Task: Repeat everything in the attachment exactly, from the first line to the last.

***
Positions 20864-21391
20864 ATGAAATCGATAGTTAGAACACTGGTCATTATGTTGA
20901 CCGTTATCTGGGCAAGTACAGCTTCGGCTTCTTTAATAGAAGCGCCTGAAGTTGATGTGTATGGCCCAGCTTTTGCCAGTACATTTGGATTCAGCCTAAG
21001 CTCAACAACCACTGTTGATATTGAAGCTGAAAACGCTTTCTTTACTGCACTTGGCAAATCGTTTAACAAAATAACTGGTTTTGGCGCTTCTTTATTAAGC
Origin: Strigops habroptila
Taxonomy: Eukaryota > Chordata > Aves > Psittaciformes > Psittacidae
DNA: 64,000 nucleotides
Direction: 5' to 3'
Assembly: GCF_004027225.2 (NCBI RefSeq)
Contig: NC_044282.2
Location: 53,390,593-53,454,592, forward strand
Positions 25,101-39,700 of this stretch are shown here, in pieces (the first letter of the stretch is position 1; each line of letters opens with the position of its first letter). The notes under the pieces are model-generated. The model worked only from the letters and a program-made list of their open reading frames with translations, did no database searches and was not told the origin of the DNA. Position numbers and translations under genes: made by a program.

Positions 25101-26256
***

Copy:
Positions 20864-21391
20864 ATGAAATCGATAGTTAGAACACTGGTCATTATGTTGA
20901 CCGTTATCTGGGCAAGTACAGCTTCGGCTTCTTTAATAGAAGCGCCTGAAGTTGATGTGTATGGCCCAGCTTTTGCCAGTACATTTGGATTCAGCCTAAG
21001 CTCAACAACCACTGTTGATATTGAAGCTGAAAACGCTTTCTTTACTGCACTTGGCAAATCGTTTAACAAAATAACTGGTTTTGGCGCTTCTTTATTAAGC
Origin: Strigops habroptila
Taxonomy: Eukaryota > Chordata > Aves > Psittaciformes > Psittacidae
DNA: 64,000 nucleotides
Direction: 5' to 3'
Assembly: GCF_004027225.2 (NCBI RefSeq)
Contig: NC_044282.2
Location: 53,390,593-53,454,592, forward strand
Positions 25,101-39,700 of this stretch are shown here, in pieces (the first letter of the stretch is position 1; each line of letters opens with the position of its first letter). The notes under the pieces are model-generated. The model worked only from the letters and a program-made list of their open reading frames with translations, did no database searches and was not told the origin of the DNA. Position numbers and translations under genes: made by a program.

Positions 25101-26256